Mumbai: The markets are unlikely to move up in a hurry without the rupee’s tow because of the overhang of a depreciating currency. A weak rupee hinders fresh capital inflows unless risk appetite improves. Since April, the rupee has fallen 15%, touching a fourth month low of 53 per dollar on Wednesday as foreign institutional investors have removed $459 million from the Indian markets, during same period Sensex has declined 1%.
The quarterly correlation between the Sensex and the rupee has become stronger in the past few years. In the March quarter, the rupee climbed 4.3% and the Sensex was up 12.6% after the Reserve Bank of India’s intervention in the currency markets and the two tranches of liquidity injection by the European Central Bank which led to $9.2 billion foreign institutional inflows. Flash back to the December quarter, the rupee weakened 7.7% as the Sensex plunged 6% following US downgrade concerns and as India’s growth worries took centre stage which was compounded by twin deficits.
Religare Institutional Research in a recent report said, the quarterly movement of the rupee is mimicked by the Sensex or vice versa. The trend has become more prominent since 2008 when 78% of the times Sensex and rupee have moved together in a quarter against historically 69% of the times.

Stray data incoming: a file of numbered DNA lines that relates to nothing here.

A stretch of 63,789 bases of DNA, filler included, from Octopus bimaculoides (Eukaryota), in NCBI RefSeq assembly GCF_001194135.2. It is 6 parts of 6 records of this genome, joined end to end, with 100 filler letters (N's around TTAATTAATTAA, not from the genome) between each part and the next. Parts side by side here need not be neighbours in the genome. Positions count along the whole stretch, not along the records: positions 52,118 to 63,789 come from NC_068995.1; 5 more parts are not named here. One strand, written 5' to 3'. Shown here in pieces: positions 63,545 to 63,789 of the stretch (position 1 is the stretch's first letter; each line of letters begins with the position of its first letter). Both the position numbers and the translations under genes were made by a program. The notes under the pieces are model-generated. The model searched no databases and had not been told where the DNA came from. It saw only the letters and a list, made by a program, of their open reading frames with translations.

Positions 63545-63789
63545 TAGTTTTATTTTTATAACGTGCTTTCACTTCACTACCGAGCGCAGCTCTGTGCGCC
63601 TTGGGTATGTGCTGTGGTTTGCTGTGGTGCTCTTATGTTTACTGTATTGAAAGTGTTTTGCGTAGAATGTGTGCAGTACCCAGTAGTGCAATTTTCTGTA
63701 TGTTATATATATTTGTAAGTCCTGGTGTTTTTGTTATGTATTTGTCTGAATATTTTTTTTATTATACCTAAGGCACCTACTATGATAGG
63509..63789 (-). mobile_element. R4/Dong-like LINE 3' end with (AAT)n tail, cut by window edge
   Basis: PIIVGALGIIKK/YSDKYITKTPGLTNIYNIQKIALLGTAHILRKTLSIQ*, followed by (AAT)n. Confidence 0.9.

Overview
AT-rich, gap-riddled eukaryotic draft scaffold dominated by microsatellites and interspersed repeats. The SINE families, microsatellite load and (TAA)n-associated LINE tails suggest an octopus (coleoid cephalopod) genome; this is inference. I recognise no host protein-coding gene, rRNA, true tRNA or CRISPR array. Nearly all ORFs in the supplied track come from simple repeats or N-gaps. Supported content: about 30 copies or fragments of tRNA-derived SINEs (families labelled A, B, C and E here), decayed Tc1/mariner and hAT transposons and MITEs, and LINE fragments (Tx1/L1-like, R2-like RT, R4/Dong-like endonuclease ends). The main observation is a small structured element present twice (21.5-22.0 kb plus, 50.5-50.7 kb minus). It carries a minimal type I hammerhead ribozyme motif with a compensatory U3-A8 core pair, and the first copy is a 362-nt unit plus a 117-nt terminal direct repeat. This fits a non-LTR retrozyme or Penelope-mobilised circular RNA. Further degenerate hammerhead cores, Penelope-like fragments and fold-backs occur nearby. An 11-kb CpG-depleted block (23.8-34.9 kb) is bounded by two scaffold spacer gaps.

So will the weak rupee hurt markets this time around? A weak local currency hurts market rating more than it hurts market earnings, according to the brokerage. For foreign investors, a strong currency is very important in terms of market returns. In 2011 when the rupee was Asia’s worst performing currency, losses in dollar terms climbed to 35.6% compared to 24.6% in rupee terms. A weakening rupee swells the current account deficit and makes it difficult for corporates to repay dollar debt or raise money from abroad.
However, a weak rupee can turn out to be earnings accretive for companies like IT services and pharma with export revenues, and metals and energy dominated by dollar revenues. But companies with large forex exposure will take the worst hit. While India Inc.’s earnings are marginally positive on the dollar, a downside from de-rating due to weakening rupee could override the earnings upside, said Religare Institutional Research.
And this time around things could be far worse as Standard & Poor’s cut in India’s sovereign rating is unlikely to support equity inflows and the currency in the near term, said Barclay’s in a recent report.